Walking the Talk: Eid al-Adha and the Hajj

Today, June 28, 2023, is Eid al-Adha, one of two major Islamic holidays celebrated each year. (Photo credit: By Al Jazeera English – Al-Haram mosque, CC BY-SA 2.0, https://commons.wikimedia.org/w/index.php?curid=17512722)

By Shakeel Rashed

Fiction is full of many life-changing stories. As Joseph Campbell lays down in The Hero’s Journey, a hero goes through a rigorous, often dangerous, journey and comes out with a new beginning—a new vigor and deeper understanding of their mission. In other words, completely transformed.

We rarely see these examples in real life. One such real-life transformation happened in the 1960s to the firebrand spokesman of the Nation of Islam, Malcolm X, when he completed the major pilgrimage to Mecca called the Hajj. He went in as Malcolm X and came back as Al-Hajj Malik El-Shabazz. (Al Hajj or Haji is the title for someone who completed the Hajj).

Malcolm X meeting with then Crown Prince Faisal Al-Saud in Jeddah, April 1964 prior to his pilgrimage

Malcolm X meeting with then Crown Prince Faisal Al-Saud in Jeddah, April 1964, prior to his pilgrimage. Photo credit: commons.wikimedia.org/wiki/File:Malcolm_X_with_Faisal_bin_Abdulaziz

One of the good things about Malcolm X was that he poured his heart out in writing as he was going through major events. His letter from Mecca gives glimpses of his Hajj transformation. This excerpt from his writing describes his experience of transformation during the pilgrimage:

You may be shocked by these words coming from me. But on this pilgrimage, what I have seen, and experienced, has forced me to rearrange much of my thought-patterns previously held, and to toss aside some of my previous conclusions. This was not too difficult for me. Despite my firm convictions, I have always been a man who tries to face facts, and to accept the reality of life as new experience and new knowledge unfolds it. I have always kept an open mind, which is necessary to the flexibility that must go hand in hand with every form of intelligent search for truth.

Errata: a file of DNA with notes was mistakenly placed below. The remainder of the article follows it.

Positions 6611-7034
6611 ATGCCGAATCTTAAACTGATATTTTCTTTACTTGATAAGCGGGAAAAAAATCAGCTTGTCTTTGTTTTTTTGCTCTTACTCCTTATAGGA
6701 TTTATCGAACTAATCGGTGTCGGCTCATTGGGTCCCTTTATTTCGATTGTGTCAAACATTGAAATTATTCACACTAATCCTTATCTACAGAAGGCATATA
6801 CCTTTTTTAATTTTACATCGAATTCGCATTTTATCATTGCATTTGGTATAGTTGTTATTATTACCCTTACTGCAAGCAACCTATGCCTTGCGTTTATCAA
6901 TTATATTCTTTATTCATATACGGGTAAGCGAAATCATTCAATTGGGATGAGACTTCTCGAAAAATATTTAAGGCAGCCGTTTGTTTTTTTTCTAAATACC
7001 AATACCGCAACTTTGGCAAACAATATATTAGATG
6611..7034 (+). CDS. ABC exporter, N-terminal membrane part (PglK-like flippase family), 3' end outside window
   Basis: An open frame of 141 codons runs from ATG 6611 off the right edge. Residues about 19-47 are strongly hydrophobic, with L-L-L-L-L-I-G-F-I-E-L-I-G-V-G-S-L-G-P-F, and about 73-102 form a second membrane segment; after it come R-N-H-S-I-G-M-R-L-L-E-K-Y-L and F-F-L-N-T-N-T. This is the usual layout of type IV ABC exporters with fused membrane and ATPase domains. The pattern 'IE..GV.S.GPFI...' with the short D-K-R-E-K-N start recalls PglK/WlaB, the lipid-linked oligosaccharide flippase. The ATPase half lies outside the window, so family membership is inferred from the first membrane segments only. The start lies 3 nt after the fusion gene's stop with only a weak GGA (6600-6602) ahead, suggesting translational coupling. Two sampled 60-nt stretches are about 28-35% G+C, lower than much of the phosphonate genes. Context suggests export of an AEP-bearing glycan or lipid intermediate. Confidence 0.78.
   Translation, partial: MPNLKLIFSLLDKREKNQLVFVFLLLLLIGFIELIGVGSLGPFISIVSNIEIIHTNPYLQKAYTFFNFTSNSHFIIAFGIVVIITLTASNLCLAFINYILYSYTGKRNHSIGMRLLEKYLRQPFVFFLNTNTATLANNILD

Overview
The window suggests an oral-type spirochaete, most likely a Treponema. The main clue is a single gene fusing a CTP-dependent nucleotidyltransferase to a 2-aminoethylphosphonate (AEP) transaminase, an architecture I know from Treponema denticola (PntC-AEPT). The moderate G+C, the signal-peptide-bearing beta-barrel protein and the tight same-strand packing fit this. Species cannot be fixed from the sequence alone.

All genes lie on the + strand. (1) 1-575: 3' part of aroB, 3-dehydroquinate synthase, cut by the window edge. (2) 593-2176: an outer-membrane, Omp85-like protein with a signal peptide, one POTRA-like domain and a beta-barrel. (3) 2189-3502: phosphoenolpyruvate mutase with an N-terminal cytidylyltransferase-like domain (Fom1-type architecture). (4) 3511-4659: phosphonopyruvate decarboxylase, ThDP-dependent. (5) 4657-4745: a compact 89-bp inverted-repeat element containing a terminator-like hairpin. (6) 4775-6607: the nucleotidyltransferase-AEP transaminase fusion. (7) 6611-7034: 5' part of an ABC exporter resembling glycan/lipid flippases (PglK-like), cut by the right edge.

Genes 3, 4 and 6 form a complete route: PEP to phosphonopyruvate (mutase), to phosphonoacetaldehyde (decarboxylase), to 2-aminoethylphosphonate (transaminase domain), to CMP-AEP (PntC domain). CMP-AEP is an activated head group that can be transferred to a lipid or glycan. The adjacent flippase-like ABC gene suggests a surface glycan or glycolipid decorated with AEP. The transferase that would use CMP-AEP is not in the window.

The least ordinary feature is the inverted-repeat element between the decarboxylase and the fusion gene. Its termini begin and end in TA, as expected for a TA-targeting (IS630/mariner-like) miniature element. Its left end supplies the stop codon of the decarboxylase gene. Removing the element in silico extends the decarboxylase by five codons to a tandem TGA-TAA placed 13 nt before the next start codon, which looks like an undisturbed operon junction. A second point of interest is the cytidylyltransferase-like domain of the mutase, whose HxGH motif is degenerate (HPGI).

During the past eleven days here in the Muslim world, I have eaten from the same plate, drunk from the same glass, and slept on the same rug – while praying to the same God – with fellow Muslims, whose eyes were the bluest of blue, whose hair was the blondest of blond, and whose skin was the whitest of white. And in the words and in the deeds of the white Muslims, I felt the same sincerity that I felt among the black African Muslims of Nigeria, Sudan and Ghana.

We were truly all the same (brothers) – because their belief in one God had removed the white from their minds, the white from their behavior, and the white from their attitude.” (Source)

Muslims perform the Hajj as one of the five foundational pillars of Islam—the main obligations that every Muslim must fulfill to live a responsible life. The other four obligations are the declaration of faith to one God (Shahada), daily prayers (Salat), charity (Zakat), and fasting during Ramadan (Sawm). Most Muslims hope to make the Hajj, this physically and mentally challenging but rewarding journey, at least once in their lifetime as long as they are physically and financially able. This year, it is even more challenging with temperatures rising close to 110 degrees of open-desert heat. Those who complete the Hajj often say that it is a life-changing experience, as Malcolm X did. It is a time for Muslims to renew and rededicate their faith and to connect with their spiritual side, a time to show solidarity with other Muslims from all over the world, and a time to ask for forgiveness for their sins and to make a fresh start. Through the Hajj, Muslims get to experience the beauty of Islam and the power of their faith, to connect with their roots, and to feel the love of Allah and Prophet Mohammed.